William Overington asked:
> In the discussion about romanization of Cyrillic ligatures I asked how one
> expresses in Unicode the ts ligature with a dot above.
> Regarding Ken's response to the Byzantine legal codes matter, it would
> appear possible that the way that the ts ligature with a dot above for
> romanization of Cyrillic could be represented in Unicode would be by the
> following sequence.
> t U+FE20 s U+FE21 U+0307
> The ordinary ts ligature for romanization of Cyrillic being expressed as
> t U+FE20 s U+FE21
As Peter indicated, the preferred way to represent this graphic ligature
tie in Unicode is with the double diacritics, i.e.:
t U+0361 s
U+FE20 and U+FE21 are compatibility characters, for interoperation,
in particular, with the USMARC catalog records using the Extended
Latin Alphabet Coded Character Set for Bibliographic Use (ANSEL). See:
> It appears to me that the ts ligature with a dot above, and a similar ng
> ligature with a dot above, are already needed for the Library of Congress
> romanization of Cyrillic system.
> The following directory contains a lot of pdf files.
> The ts ligature with a dot above can be found on page 2 of the nonslav.pdf
> file. The ng ligature with a dot above can be found on page 13 of the same
And, in particular, the ts ligature with a dot above is for an Abkhaz
romanization, and the ng ligature with a dot above is for an obsolete
Mansi (related to Khanty) romanization. I suspect their actual use
is pretty limited.
> Capital letter versions of the two ligatures are needed as well.
Well, this is interesting, since these were *added*, systematically,
to the 1997 version of the ALA-LC non-Slavic romanization systems. The
1990 version did not have them.
That raises the question of whether these were simply editorial
extensions, or were actually *needed* for some bibliographical
data. I consider it unlikely that all of the capital forms were
suddenly discovered between 1990 and 1997 and that a whole bunch
of USMARC bibliographical records making use of the capital forms
were created during that interval.
In this regard, one should *read* the ALA-LC document. See charsets.pdf:
"The transliterations produced by applying ALA-LC Romanization Tables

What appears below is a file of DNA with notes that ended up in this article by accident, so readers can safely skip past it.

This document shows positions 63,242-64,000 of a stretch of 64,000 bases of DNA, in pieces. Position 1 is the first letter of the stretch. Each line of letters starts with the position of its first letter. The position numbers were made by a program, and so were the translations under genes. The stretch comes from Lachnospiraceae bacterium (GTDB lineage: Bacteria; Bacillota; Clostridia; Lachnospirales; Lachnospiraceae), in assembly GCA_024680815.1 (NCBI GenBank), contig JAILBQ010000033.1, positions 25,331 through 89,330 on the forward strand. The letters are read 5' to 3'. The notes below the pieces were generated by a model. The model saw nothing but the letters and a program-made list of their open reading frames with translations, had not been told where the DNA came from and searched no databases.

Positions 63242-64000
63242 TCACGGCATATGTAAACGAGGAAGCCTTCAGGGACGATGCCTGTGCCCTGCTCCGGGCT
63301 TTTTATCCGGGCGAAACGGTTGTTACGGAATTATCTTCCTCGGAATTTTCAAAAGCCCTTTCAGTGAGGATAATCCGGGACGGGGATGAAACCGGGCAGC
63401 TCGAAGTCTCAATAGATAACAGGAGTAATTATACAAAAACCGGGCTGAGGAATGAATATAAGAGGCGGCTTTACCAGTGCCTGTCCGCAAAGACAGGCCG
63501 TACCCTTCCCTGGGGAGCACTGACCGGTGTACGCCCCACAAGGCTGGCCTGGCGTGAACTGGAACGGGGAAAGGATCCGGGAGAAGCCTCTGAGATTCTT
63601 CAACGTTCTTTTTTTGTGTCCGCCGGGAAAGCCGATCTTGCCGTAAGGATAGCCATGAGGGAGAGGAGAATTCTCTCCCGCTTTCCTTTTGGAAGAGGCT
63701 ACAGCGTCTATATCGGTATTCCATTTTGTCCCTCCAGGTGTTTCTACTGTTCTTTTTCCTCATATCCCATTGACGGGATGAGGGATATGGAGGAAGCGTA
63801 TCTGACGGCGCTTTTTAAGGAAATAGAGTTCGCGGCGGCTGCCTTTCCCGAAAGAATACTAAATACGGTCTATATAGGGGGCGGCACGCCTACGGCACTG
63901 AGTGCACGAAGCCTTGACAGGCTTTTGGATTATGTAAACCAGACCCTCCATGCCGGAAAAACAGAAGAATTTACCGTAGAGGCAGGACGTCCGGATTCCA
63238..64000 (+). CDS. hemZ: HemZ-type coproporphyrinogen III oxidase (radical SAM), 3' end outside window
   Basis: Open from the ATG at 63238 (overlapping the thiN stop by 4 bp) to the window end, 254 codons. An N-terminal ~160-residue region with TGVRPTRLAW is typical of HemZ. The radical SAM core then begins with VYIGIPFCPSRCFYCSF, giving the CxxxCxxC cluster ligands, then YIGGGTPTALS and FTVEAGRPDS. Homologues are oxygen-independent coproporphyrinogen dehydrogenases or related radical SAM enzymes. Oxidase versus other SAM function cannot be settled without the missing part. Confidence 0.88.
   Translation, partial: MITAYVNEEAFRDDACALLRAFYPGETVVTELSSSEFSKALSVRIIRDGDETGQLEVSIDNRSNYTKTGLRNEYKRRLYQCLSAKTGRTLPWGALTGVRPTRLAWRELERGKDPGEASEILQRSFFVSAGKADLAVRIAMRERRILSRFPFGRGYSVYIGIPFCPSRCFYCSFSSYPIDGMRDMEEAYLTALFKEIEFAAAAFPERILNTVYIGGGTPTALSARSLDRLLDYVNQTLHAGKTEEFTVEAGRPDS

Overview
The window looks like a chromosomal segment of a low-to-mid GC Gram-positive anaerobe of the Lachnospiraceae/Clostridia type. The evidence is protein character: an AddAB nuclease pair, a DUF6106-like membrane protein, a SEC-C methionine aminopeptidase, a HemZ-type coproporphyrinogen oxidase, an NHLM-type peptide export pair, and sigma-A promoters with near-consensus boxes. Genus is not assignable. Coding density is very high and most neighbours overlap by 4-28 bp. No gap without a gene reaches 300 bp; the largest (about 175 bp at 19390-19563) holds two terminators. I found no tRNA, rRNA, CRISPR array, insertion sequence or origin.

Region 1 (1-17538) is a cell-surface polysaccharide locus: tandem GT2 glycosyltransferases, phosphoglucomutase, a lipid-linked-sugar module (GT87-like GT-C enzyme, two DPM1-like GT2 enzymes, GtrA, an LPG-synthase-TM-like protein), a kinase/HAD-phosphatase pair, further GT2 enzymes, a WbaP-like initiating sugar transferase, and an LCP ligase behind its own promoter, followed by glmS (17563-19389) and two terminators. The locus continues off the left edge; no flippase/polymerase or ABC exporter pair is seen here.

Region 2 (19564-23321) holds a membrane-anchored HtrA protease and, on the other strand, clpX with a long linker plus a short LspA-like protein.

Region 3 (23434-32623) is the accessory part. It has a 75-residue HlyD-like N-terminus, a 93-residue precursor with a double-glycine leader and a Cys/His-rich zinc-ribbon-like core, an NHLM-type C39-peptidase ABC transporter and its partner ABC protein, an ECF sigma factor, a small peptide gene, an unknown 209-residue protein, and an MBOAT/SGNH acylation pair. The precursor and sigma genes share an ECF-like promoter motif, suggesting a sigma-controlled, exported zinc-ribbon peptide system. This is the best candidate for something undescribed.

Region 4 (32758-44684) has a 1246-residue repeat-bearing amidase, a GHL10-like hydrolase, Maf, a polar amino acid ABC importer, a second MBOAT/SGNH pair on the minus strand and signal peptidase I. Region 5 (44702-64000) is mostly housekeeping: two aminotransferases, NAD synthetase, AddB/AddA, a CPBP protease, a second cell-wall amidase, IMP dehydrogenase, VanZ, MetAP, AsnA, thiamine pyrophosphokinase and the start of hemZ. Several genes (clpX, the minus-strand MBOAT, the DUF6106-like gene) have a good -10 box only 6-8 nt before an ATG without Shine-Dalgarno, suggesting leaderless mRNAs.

are encoded in machine-readable form into USMARC records. Encoding of
the basic Latin alphabet, special characters, and character modifiers
listed in this publication is done in USMARC records following two
American National Standards; the Code for Information Interchange
(ASCII) (ANSI X3.4), and the Extended Latin Alphabet Coded Character
Set for Bibliographic Use (ANSEL) (ANSI Z39.47). Each character
is assigned a unique hexadecimal (base-16) code which identifies it
unambiguously for computer processing."
The current version of how that is done is the "MARC 21 Specifications
for Record Structure, Character Sets, and Exchange Media." Among other
things, that specification spells out how the combining marks are used with base
characters in USMARC records.
I don't know, however, if any provision was actually made in MARC 21
for these instances of ligature ties with dots above, however. Perhaps
someone familiar with the details of USMARC can answer that.
The USMARC records (using ANSEL) *would*, however, be making use
of the half ligature characters:
0xEB LIGATURE, FIRST HALF
0xEC LIGATURE, SECOND HALF
as well as:
0xE7 SUPERIOD [sic] DOT (s.b. "SUPERIOR DOT")
It just isn't clear exactly what order these would occur in any
hypothetical USMARC record actually using either the Abkhaz or
Mansi romanizations in question.
> I wonder if consideration could please be given as to whether this matter
> should be left unregulated or whether some level of regulation should be
I think this should depend first on a determination of whether there
is a demonstrated need for an actual representation of these sequences --
which ought to be determined by the people responsible for the
data stores which might contain them, namely the online bibliographic
The ALA-LC conventions are not the only alternatives available for
representation of Abkhaz and/or Khanty/Mansi data in romanization.
In fact, you can find such data on the web using alternative
romanizations. So it isn't as if the current gap in figuring out
precisely how, in Unicode, to represent a double diacritic with
another diacritic applied outside the visible double diacritic
on a digraph is preventing anyone from using romanized Abkhaz or
Khanty/Mansi data in interchange.
> William Overington
> 18 September 2002
This archive was generated by hypermail 2.1.2 : Wed Sep 18 2002 - 17:58:32 EDT